OWLS School: Exploring Einstein's Universe | October 2, 9 & 23
Posted on August 17, 2017 in Learning
Albert Einstein published his theory of general relativity in 1915; however, it is only now, a century later, that some of the more mind-bending results of Einstein's theory are being explored. For example, general relativity predicts that massive objects can bend light; the resulting "gravitational lensing" is being used today to find planets around other stars. In 1916, the astronomer Karl Schwarzschild first calculated the curvature of space around the compact objects that we now call "black holes"; today, astronomers are finding supermassive black holes lurking at the center of galaxies throughout our universe. Merging black holes, Einstein calculated in 1916, can produce ripples in space-time called "gravitational waves"; in 2015, gravitational waves were first discovered, from two black holes merging over a billion light-years away.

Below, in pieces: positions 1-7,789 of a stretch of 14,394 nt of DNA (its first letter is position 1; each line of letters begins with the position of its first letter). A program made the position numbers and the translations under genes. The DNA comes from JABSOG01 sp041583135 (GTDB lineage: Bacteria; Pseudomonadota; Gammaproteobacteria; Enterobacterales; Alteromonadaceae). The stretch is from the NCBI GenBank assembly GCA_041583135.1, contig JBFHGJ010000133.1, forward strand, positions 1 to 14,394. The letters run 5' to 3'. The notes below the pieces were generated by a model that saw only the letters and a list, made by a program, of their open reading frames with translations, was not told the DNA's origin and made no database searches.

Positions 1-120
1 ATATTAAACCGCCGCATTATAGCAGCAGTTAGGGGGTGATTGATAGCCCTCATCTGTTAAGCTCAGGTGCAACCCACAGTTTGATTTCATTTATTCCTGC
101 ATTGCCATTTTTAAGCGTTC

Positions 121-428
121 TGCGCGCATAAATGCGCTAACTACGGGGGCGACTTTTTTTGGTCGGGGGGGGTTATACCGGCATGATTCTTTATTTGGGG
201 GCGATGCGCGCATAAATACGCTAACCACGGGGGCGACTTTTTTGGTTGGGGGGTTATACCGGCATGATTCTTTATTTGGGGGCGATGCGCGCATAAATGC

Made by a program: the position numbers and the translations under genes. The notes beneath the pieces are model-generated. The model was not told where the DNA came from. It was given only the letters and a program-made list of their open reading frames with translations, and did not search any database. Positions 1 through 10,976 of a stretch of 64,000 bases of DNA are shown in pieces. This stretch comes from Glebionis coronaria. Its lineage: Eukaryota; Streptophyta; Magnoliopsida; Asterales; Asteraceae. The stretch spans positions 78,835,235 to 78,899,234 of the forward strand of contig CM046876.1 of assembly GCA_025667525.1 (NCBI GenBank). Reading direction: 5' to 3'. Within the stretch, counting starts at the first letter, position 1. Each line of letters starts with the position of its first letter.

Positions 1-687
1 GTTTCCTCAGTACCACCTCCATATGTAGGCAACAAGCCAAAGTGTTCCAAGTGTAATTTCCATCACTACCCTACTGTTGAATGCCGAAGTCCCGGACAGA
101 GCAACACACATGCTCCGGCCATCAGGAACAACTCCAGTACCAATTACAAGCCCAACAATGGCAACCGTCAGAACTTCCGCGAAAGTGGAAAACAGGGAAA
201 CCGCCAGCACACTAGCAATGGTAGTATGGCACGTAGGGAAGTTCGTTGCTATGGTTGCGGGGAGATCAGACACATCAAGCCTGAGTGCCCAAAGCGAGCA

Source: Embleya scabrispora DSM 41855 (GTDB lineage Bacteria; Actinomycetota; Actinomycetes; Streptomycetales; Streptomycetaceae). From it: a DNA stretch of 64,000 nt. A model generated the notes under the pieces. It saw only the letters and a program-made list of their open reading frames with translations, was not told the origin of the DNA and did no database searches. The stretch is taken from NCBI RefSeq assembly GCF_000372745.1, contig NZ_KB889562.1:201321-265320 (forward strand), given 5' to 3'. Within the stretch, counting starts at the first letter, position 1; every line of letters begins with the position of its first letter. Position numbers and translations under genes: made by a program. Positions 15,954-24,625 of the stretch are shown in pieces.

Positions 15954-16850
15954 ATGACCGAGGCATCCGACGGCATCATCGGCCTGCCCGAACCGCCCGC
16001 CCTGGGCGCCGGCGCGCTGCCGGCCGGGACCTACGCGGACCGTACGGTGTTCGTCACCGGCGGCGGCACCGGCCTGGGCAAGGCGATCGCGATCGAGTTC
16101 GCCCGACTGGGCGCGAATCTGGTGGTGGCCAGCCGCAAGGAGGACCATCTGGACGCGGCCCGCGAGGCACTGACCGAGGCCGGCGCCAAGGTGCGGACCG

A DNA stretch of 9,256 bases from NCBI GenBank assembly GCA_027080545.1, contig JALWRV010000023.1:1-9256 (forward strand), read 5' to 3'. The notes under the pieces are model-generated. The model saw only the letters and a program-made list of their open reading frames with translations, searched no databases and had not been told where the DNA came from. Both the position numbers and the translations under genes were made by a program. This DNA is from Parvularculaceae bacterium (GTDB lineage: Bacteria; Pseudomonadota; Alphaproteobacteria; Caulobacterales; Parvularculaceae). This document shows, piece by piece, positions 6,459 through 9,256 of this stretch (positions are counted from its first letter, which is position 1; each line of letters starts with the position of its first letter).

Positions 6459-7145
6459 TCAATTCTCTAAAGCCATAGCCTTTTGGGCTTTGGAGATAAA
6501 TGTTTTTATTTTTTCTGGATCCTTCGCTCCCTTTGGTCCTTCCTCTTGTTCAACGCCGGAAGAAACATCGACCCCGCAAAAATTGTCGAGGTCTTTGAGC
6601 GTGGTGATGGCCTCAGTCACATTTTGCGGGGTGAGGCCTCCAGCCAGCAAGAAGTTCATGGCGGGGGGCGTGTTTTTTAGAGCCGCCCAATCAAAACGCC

Finally, in 1917, Einstein predicted that space could contain what we now call "dark energy," a component of the universe that makes its expansion speed up; in 2011, the Nobel Prize in Physics was awarded for the observational discovery that the expansion of the universe is (you guessed it!)speeding up. Join me in an expedition through Einstein's universe, as we encounter gravitational lenses, black holes, gravitational waves, and dark energy.
If you would like to sign up for this course or want to see the full OWLS schedule, visit the OWLS page.
Barbara Ryden received her PhD from Princeton University in 1987. After working as a postdoctoral researcher at the Smithsonian Astrophysical Observatory and the Canadian Institute for Theoretical Astrophysics, she joined the astronomy faculty at the Ohio State University in 1992. Her research focuses on galaxy evolution and the large scale structure of the universe. Her award-winning textbook, "Introduction to Cosmology," was just published in a second edition by Cambridge University Press. At OSU, Professor Ryden has taught classes ranging from introductory courses for non-science majorsto seminars for advanced graduate students.